Artwork by Zoë Fenn - Cover Article Artwork by Kate Tiley

Artwork by Zoë Fenn - Cover Article Artwork by Kate Tiley

by James Ammirato

You might know Boston-based rapper LEECH for any of his numerous singles released in the last year, his former persona, Dufus, or the brilliant video for his single “Hometown Killer,” released last November. If not, his debut album, UNDERBITE drops today, August 1, and you don’t want to miss out on it. UNDERBITE is the first full-length project from LEECH, and at just over 20 minutes, the record is a great debut from an artist with no formal training, but who clearly loves the rap genre and has immersed himself in his newfound persona. 

A product of his diverse influences, UNDERBITE finds the artist exploring several different delivery styles and flows. The opening track, “Bongo” features a sputtery bassline and a steady beat that marches forward with LEECH as he raps the hook, “What’s up? What’s good? How you been man?” Instantly I’m reminded of the goofy yet technical abilities of Injury Reserve, and later the straightforward, cut-to-the-chase style heard on Tyler, The Creator’s most recent project, Igor. However, in the second song, “Mystery Meat,” LEECH throws away his previous style entirely and comes out with a Brockhampton-esque banger with an extremely clever skit at the beginning, showing that he doesn’t take himself too seriously despite being a skilled MC. The track features a half-rapped half-sung verse from Zoë with 2 dots, reminiscent of a dialogue between the two artists, with LEECH ad-libbing in response to Zoë’s bars. Just when you think the song is over, he comes back with another verse, dragging out his words and providing just the right amount of sloppy to what he spits. 

That’s not to say that all the songs on the project are hard-hitting, though. Some of the best cuts, in my opinion, are the more dancy ones, like “Arp-Disco,” which features an extremely well-produced video created by Matt Zavist. The video shows firsthand that though the production style is different than some of the bangers on the album, we still get the same snarl from LEECH that we came to hear, as well as some chip-tuned vocals and an arp synth/bass combo that knocks the listener out with a one-two punch. Another one of my favorite tracks from the softer side of UNDERBITE is “Lung,” a smooth R&B track containing an amazing arpeggiated synth tone and dreamy sung vocals, clearly displaying LEECH’s versatility as not just a rapper, but a well-versed vocalist overall.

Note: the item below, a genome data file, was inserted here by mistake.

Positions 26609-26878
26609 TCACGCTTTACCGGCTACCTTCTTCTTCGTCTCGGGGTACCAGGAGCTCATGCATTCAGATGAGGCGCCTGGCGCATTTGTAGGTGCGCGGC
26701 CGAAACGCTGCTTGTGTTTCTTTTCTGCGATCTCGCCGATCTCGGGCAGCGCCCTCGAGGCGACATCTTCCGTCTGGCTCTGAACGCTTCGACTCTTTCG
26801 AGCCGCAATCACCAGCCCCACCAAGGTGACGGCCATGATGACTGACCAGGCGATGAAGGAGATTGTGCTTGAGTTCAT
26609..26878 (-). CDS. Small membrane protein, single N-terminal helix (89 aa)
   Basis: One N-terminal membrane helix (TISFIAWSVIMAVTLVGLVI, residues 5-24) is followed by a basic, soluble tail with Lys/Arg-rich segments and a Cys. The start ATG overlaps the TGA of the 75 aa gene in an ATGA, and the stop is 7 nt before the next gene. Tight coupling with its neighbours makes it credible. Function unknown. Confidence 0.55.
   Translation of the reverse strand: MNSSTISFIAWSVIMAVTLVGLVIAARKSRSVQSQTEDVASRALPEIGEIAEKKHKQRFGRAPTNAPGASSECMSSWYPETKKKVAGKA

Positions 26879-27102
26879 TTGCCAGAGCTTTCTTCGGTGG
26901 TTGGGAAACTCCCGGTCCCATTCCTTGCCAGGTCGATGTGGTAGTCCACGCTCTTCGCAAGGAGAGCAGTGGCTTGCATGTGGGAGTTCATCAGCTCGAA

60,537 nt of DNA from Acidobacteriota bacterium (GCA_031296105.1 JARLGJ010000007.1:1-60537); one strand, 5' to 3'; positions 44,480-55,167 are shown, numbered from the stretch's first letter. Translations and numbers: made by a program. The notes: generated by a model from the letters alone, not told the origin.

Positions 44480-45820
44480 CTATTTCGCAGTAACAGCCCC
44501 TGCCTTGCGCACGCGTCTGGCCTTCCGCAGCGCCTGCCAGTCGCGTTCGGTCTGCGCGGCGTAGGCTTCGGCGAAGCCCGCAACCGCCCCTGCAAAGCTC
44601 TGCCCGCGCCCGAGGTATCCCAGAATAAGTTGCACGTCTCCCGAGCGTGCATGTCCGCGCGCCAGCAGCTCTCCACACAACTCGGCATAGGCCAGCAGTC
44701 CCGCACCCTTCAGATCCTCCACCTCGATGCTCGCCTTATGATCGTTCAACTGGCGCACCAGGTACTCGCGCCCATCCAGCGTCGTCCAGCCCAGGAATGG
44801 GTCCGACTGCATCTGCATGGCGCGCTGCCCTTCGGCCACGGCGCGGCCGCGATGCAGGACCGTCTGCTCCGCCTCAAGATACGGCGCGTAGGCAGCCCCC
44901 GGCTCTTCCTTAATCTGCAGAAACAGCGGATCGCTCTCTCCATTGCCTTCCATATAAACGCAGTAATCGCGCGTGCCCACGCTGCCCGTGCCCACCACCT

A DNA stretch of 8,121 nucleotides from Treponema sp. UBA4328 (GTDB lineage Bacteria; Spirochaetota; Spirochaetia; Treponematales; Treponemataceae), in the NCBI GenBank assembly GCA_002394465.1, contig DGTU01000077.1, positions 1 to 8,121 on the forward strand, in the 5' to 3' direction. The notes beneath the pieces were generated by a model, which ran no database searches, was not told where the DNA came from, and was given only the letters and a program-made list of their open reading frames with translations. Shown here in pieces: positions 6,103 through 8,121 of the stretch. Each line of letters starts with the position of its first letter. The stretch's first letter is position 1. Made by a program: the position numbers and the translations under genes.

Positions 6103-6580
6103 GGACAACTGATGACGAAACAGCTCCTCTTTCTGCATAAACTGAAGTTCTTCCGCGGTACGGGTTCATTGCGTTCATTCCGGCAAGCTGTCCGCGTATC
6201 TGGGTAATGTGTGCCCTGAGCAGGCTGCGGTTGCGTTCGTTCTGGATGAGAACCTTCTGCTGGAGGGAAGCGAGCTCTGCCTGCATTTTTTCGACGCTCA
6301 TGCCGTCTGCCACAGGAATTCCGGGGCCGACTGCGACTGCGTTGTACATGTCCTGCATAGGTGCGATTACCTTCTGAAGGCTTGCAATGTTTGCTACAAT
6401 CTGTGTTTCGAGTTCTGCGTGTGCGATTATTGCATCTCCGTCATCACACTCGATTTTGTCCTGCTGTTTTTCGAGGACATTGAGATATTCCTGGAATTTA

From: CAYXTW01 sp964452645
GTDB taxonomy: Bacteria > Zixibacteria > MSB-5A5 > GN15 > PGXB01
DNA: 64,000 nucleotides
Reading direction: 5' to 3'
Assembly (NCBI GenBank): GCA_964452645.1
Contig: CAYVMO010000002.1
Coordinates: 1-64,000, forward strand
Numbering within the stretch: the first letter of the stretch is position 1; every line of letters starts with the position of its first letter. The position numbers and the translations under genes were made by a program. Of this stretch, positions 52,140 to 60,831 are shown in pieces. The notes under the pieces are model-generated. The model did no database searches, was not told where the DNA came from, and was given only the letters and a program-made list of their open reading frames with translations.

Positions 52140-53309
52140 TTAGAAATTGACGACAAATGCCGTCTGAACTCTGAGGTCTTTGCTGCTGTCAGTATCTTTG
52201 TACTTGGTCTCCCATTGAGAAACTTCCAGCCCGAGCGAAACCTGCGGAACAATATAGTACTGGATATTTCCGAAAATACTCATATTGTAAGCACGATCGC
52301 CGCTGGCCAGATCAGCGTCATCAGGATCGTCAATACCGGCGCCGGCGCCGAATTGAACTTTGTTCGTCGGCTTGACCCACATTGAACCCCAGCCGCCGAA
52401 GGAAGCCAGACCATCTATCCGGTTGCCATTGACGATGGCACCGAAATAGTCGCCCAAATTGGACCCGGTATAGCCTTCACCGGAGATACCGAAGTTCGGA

The album is almost entirely produced by Elda, a 20-year-old producer/engineer who works with Nothing Productions out in Weston, Massachusetts. In Elda, LEECH has found his perfect creative partner. It’s clear they both have a vast wealth of expertise between them, despite their combined age of 40, and this is where LEECH can really start to shine. When an artist has so many influences and proves that they can thrive in any creative environment, it’s important they have a counterpart that can complement their drive and keep up with any new ideas that they bring to the table. We’ve seen it countless times before, with producer/rapper duos like Madlib and Freddie Gibbs, Kenny Segal and Milo, and Pi’erre Bourne and Playboi Carti. Although UNDERBITE’s tracklist may come off as scattered to some, I would counter that the project makes up for its chaotic nature with the sheer creativity shown by all parties involved, be it from the Chicago rap style cut “Stolen Goods,” or the bleaker “Marauder.” 

On UNDERBITE, LEECH has clearly found his wheelhouse. With Elda’s executive production and features from local artists Zoë with 2 Dots and Edward Glen, not to mention Little Rock, Arkansas’s Banzai Florist, the end product is a well-rounded record with something for everyone, be it smooth pop vocals or sharply delivered hooks. After hearing this, I can’t wait to see the next steps LEECH takes in his budding career.

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